Homestake experiment

Experiment headed by astrophysicists Raymond Davis, Jr. and John N. Bahcall in the late 1960s

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The underground tank of the Homestake experiment when the basin around the tank has not yet been flooded.
Setup of the experiment in the Homestake mine.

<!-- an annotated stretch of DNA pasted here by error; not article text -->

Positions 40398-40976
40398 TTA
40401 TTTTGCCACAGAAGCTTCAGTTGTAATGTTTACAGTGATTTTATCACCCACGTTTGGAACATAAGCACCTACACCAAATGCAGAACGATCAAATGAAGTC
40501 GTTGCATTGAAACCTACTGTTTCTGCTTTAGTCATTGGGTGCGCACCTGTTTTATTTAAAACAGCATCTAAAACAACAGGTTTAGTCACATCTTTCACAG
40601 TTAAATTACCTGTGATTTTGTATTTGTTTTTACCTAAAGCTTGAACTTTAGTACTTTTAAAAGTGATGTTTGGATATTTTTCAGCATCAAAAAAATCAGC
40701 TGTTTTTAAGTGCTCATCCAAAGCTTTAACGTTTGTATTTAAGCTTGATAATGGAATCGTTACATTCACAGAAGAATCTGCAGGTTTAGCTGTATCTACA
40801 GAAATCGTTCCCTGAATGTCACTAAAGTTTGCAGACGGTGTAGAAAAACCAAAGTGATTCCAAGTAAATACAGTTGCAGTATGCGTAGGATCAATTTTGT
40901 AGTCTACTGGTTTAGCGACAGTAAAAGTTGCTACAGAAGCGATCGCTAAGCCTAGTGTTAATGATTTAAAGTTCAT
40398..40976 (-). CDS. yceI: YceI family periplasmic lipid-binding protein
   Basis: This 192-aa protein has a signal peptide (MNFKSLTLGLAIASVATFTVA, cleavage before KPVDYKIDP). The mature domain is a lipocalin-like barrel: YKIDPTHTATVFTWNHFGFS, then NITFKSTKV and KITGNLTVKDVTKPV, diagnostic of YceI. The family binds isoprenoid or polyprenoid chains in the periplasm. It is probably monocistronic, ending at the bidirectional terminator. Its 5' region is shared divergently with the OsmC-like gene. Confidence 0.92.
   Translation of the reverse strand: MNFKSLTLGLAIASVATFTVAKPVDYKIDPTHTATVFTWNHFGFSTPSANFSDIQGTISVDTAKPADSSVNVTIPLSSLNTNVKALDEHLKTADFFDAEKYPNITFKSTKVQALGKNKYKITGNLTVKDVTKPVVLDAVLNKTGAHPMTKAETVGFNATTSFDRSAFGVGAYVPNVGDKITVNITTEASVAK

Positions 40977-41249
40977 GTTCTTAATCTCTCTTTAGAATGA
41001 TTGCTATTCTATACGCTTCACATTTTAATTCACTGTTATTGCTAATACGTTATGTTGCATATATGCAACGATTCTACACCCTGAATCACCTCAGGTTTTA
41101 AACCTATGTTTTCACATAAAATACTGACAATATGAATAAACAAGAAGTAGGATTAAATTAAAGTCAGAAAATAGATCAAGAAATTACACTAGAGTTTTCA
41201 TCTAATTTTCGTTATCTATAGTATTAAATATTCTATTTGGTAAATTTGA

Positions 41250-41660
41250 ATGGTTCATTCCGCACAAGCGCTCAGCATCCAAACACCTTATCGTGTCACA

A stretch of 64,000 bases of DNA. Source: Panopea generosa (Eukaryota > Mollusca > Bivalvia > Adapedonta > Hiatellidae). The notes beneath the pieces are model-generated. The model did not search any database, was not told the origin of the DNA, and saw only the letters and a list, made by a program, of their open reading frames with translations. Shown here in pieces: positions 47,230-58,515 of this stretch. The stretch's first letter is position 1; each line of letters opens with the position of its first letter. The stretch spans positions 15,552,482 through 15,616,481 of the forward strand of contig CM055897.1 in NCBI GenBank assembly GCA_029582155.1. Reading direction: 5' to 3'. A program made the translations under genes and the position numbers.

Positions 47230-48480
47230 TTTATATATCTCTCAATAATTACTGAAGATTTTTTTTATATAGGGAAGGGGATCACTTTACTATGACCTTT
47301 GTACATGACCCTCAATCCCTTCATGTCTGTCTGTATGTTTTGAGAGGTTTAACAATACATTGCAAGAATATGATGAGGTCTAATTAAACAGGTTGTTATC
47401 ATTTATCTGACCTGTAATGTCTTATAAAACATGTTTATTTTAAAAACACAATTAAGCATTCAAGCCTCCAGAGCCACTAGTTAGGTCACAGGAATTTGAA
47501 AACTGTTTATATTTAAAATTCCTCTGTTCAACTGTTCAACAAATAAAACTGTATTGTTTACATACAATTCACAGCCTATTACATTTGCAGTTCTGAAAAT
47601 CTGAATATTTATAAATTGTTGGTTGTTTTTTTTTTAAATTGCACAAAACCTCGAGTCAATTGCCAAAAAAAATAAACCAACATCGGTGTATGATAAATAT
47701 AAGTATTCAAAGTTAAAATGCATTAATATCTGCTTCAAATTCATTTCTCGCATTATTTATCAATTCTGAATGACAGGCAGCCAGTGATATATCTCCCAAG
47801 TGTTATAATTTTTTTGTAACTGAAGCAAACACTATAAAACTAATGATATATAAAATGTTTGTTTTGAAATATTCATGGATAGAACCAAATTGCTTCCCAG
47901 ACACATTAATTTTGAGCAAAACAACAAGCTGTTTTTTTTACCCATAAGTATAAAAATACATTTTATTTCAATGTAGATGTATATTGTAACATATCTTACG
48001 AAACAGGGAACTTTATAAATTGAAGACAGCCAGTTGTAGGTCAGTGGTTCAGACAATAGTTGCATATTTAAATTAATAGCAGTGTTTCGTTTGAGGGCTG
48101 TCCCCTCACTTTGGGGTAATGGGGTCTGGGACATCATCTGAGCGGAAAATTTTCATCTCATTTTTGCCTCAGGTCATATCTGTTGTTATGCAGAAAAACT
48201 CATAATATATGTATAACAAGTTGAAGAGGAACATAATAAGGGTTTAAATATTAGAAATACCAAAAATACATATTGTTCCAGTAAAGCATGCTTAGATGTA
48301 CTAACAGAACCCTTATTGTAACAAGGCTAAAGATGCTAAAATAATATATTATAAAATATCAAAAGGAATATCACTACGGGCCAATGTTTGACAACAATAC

The Homestake experiment (sometimes referred to as the Davis experiment and in original literature called Brookhaven Solar Neutrino Experiment or Brookhaven 37Cl (Chlorine) Experiment )[1] was an experiment headed by astrophysicists Raymond Davis, Jr. and John N. Bahcall in the late 1960s. Its purpose was to collect and count neutrinos emitted by nuclear fusion taking place in the Sun. Bahcall performed the theoretical calculations and Davis designed the experiment. After Bahcall calculated the rate at which the detector should capture neutrinos, Davis's experiment turned up only one third of this figure. The experiment was the first to successfully detect and count solar neutrinos, and the discrepancy in results created the solar neutrino problem. The experiment operated continuously from 1970 until 1994. The University of Pennsylvania took it over in 1984. The discrepancy between the predicted and measured rates of neutrino detection was later found to be due to neutrino "flavour" oscillations.[citation needed]


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